We at GFree Connect are huge supporters of Gluten Free support groups. We (the founders) attend meetings on behalf of our daughter, and each time we go we come back with some new information to help both her and us with aspects of living gluten free. We’ve come up with some handy points outlining why support groups are important to everyone eating gluten free no matter where you are in your journey.
NEW TO EATING GLUTEN FREE?
For those of you who are relatively new to eating gluten free, you will gain a ton of knowledge attending your local support groups. Others attending likely have been through what you are going through and you can gain a lot of new information. The best part is the local flavor of the meetings – someone undoubtedly knows of a local restaurant now offering gluten free options, or came across a community grocery store that recently added some new gluten free items.
GLUTEN FREE FOR A FEW YEARS?
You may think you know a lot, but you we find out what products others are buying (there are always new products/flavors to try), and also many groups do gluten free recipe exchanges and cooking tips and pot-luck meetings.
GLUTEN FREE FOR MANY YEARS?
You have of valuable knowledge to share; it always feels good to pass along your knowledge with newer gluten free folks. Trust me, they will be appreciative!! You would be surprised; there are always new things to learn in the gluten free community.
The biggest Gluten Free Networks out there are:
1) Gluten Intolerance Group of North America (GIG): There are 80 branches all over the United States, with more forming every day! GIG supports people with gluten intolerances, celiac disease, and various other gluten-related conditions: http://www.gluten.net/.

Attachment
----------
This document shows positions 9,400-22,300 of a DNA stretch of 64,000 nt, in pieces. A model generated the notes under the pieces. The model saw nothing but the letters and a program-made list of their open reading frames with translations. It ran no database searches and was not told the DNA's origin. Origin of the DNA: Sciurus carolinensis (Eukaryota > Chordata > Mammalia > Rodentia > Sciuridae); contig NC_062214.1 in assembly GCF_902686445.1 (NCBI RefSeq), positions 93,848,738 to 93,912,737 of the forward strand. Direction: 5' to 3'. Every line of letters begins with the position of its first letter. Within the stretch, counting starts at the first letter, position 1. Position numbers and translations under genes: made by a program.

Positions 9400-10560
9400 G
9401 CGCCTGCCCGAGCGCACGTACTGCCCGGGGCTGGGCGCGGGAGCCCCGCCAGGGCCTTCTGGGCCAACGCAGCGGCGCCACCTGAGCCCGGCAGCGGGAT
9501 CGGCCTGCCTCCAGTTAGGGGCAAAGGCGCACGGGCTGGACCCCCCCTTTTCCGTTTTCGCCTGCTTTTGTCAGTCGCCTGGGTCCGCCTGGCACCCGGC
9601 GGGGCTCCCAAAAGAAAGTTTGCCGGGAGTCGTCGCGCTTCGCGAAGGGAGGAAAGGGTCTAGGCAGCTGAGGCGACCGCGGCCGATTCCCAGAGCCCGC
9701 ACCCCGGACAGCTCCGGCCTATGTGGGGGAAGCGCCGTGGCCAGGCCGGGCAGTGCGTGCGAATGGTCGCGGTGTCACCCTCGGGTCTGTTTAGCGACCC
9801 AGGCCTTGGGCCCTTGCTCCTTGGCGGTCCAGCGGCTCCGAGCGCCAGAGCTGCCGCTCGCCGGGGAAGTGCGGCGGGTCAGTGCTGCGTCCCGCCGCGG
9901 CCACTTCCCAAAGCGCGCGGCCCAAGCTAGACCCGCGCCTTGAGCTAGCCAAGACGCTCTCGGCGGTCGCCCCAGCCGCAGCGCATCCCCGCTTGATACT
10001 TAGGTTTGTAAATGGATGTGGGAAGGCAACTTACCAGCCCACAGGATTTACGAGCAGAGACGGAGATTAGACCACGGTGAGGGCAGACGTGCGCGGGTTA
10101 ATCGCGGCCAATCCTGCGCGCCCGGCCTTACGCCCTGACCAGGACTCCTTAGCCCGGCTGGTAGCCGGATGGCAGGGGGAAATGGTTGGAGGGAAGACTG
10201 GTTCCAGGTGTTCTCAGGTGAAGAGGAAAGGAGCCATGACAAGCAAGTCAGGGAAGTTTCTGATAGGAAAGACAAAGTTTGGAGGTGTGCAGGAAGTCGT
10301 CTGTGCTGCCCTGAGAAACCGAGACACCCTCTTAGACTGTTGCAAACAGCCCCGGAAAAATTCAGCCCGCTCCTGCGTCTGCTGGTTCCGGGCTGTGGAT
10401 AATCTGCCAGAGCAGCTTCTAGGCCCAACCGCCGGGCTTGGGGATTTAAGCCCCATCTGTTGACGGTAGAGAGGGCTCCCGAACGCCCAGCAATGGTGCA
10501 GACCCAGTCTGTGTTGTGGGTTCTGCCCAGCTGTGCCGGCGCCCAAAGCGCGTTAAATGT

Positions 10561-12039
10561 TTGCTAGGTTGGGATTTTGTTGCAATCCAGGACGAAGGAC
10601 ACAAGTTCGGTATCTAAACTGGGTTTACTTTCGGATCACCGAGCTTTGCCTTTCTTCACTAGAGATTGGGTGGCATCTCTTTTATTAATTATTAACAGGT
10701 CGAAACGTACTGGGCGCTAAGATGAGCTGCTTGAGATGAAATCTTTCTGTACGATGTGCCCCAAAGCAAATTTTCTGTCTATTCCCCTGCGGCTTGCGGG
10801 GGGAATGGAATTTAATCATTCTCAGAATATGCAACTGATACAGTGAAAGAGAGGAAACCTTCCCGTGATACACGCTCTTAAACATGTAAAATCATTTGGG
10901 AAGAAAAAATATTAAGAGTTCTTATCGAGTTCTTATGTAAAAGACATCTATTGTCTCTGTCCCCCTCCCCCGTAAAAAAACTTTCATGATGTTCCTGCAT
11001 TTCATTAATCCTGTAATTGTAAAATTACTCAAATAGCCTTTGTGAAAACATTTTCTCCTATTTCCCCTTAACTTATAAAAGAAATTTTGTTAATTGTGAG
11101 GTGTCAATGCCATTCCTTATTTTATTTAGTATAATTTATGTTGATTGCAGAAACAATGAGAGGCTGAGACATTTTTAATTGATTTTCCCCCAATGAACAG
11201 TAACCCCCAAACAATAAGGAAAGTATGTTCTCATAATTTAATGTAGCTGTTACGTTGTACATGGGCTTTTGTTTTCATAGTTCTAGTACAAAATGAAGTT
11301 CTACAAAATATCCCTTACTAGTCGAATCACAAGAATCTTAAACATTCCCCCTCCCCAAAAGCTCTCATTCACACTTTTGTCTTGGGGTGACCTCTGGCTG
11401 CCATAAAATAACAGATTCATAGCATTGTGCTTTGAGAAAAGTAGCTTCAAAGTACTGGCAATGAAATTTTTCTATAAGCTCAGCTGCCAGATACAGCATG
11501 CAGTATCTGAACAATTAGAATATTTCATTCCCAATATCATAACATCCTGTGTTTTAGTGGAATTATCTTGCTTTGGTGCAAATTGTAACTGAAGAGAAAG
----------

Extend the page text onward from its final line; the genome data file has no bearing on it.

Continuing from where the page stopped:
2) Celiac Sprue Association (CSA): They are the largest non-profit celiac support group in America, with chapters and resource units across the country, as well as members worldwide: http://www.csaceliacs.info.
3) Celiac Disease Foundation (CDF): The CDF is one of the forerunners in celiac disease education, awareness, advocacy, and support services. They have a lot of great resources on the website: http://www.celiac.org.
4) Raising Our Celiac Kids (R.O.C.K.): Raising Our Celiac Kids is a support group for parents, families and friends of kids with celiac disease or gluten intolerance. They welcome families of autistic kids involved in a gluten-free/casein-free dietary intervention program. For more information, please email them at: email@example.com.
5) National Foundation for Celiac Awareness (NFCA): They are dedicated to spreading awareness of Celiac disease and other gluten related disorders, as well as improving the quality of life with those on a gluten free diet. Their website has a lot of great online information, plus they offer free webinars and giveaways: http://www.celiaccentral.org.
We strongly urge you to consider attending local support groups near your home! Please contact us with any questions and we will be happy to help you find a group that is right for you.
GFree Connect Team